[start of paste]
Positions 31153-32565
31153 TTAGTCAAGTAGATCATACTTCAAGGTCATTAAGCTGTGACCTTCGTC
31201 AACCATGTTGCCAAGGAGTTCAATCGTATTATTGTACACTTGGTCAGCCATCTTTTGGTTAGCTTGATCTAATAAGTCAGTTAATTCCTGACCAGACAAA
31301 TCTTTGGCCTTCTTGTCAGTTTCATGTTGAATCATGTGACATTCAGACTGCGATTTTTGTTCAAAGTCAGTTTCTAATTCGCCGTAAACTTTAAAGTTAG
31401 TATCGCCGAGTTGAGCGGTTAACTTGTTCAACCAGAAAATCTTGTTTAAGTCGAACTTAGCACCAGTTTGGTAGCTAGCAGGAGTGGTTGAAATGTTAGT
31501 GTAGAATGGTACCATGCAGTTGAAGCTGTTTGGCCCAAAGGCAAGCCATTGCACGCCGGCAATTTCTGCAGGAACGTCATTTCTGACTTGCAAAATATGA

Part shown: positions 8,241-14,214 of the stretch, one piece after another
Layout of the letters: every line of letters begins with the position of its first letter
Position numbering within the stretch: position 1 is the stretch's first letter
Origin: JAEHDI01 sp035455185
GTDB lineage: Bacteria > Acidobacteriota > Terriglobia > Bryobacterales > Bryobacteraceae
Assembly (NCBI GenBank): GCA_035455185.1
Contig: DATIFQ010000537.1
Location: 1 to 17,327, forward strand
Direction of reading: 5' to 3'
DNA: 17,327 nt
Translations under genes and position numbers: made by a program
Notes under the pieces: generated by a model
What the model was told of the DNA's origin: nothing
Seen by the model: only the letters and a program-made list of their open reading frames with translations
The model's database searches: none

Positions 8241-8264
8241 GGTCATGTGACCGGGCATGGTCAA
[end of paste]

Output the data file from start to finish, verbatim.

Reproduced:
Positions 31153-32565
31153 TTAGTCAAGTAGATCATACTTCAAGGTCATTAAGCTGTGACCTTCGTC
31201 AACCATGTTGCCAAGGAGTTCAATCGTATTATTGTACACTTGGTCAGCCATCTTTTGGTTAGCTTGATCTAATAAGTCAGTTAATTCCTGACCAGACAAA
31301 TCTTTGGCCTTCTTGTCAGTTTCATGTTGAATCATGTGACATTCAGACTGCGATTTTTGTTCAAAGTCAGTTTCTAATTCGCCGTAAACTTTAAAGTTAG
31401 TATCGCCGAGTTGAGCGGTTAACTTGTTCAACCAGAAAATCTTGTTTAAGTCGAACTTAGCACCAGTTTGGTAGCTAGCAGGAGTGGTTGAAATGTTAGT
31501 GTAGAATGGTACCATGCAGTTGAAGCTGTTTGGCCCAAAGGCAAGCCATTGCACGCCGGCAATTTCTGCAGGAACGTCATTTCTGACTTGCAAAATATGA

Part shown: positions 8,241-14,214 of the stretch, one piece after another
Layout of the letters: every line of letters begins with the position of its first letter
Position numbering within the stretch: position 1 is the stretch's first letter
Origin: JAEHDI01 sp035455185
GTDB lineage: Bacteria > Acidobacteriota > Terriglobia > Bryobacterales > Bryobacteraceae
Assembly (NCBI GenBank): GCA_035455185.1
Contig: DATIFQ010000537.1
Location: 1 to 17,327, forward strand
Direction of reading: 5' to 3'
DNA: 17,327 nt
Translations under genes and position numbers: made by a program
Notes under the pieces: generated by a model
What the model was told of the DNA's origin: nothing
Seen by the model: only the letters and a program-made list of their open reading frames with translations
The model's database searches: none

Positions 8241-8264
8241 GGTCATGTGACCGGGCATGGTCAA